Ferrari F355 GTS

Following the introduction of the four-seater 456, the next all-new Ferrari in the mid-90s was the F355. While these days we have become used to the Maranello company’s mid-engined cars providing scorching performance, the 308s, 328s and 348s were nice cars, but… well… not neck-snappingly quick.

The F355 changed all that, with its 3495cc V8 producing 375bhp, and the carefully sculpted aerodynamic bodywork allowing drivers to enjoy every bit of its potential at very high velocities - careful management of the airflow under the car meant it generated negative lift at speed.

It also looked pretty good, something the boxy 348 never seemed to do.
 

Ferrari F355 GTS
Ferrari F355 GTS Ferrari F355 GTS

The F355 (‘35’ for 3.5-litre and an extra ‘5’ for its 5 valves per cylinder) was first available in 1994 as a coupé and a targa-roofed GTS, the car you see here. A proper Spider, with a soft roof that retracted totally followed a year later.

The car was the last Ferrari to employ a vertical rear window with rear ‘flying buttresses’, a styling device that started with the 206 Dino and was subsequently replaced by a flat glass panel, showing off the latest engine.
 

Ferrari F355 GTS
Ferrari F355 GTS Ferrari F355 GTS

The semi-automated ‘F1’, ‘paddle’ gearbox was offered as an option in 1997, its name capitalising on the company’s success in Grand Prix racing (despite ’97 being the year Michael Schumacher was disqualified from the Championship for unsportsmanlike behaviour).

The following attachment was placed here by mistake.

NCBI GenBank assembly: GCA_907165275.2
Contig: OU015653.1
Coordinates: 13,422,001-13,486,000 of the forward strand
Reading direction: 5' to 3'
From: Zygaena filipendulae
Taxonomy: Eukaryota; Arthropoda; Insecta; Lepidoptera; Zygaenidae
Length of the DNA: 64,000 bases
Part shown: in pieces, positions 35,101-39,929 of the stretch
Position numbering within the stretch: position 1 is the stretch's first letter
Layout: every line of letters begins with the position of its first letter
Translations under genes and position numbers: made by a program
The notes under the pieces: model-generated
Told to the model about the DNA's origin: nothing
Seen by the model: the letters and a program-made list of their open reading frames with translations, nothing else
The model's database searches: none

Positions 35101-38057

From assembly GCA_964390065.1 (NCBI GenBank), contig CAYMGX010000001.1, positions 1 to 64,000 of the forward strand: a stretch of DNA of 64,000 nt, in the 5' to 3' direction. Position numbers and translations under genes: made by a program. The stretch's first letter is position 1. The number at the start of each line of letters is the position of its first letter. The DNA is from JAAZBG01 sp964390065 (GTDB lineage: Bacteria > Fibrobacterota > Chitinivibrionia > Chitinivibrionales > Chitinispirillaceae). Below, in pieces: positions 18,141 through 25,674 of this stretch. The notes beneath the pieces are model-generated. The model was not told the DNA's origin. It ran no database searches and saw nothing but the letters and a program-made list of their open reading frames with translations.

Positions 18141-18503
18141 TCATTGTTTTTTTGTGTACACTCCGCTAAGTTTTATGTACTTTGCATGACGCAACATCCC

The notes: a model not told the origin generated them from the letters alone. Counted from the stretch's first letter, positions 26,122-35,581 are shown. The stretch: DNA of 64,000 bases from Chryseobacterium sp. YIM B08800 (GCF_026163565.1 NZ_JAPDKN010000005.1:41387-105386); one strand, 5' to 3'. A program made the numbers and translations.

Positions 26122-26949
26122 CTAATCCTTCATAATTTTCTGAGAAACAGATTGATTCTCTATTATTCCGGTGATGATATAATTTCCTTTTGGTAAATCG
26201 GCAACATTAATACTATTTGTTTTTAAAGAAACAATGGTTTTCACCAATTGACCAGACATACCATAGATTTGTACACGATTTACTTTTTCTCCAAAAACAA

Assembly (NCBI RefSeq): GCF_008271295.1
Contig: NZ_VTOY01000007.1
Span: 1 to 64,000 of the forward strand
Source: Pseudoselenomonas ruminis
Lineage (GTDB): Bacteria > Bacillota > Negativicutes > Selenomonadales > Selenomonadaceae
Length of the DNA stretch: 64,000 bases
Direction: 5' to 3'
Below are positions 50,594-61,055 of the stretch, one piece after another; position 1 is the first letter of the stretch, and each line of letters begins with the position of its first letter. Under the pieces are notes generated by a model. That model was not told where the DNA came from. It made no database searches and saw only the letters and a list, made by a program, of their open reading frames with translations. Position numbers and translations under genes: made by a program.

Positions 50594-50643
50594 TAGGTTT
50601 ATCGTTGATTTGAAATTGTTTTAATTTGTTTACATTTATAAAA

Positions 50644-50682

This F355 GTS, however, proudly carries a traditional steel gear lever, topped by a turned alloy ball and sitting in a chromed gate: classic Ferrari, and nowadays almost impossible to order.
 

Ferrari F355 GTS
Ferrari F355 GTS Ferrari F355 GTS

Stir that lever and it’s a quick old car. Your author remembers racing against standard F355s - and they were fast: 0–100km/h (0-62mph) was just 4.7 seconds and the F355 went all the way to a shade under 300km/h (295km/h to be precise, that’s about 183mph).

And, as with the current California, when in place, the hard roof gives occupants the berlinetta option while being able to enjoy fresh air after just a short stop to stow the hood. Compared with the coupé and Spider, the GTS is the rarest version of the F355.

Fast, relatively hard to find and with the option of hassle-free open-air motoring, the Ferrari F355 GTS has much to commend it.


Photos: William Loughran

 

You can browse a selection of Ferrari F355s in the Classic Driver Market.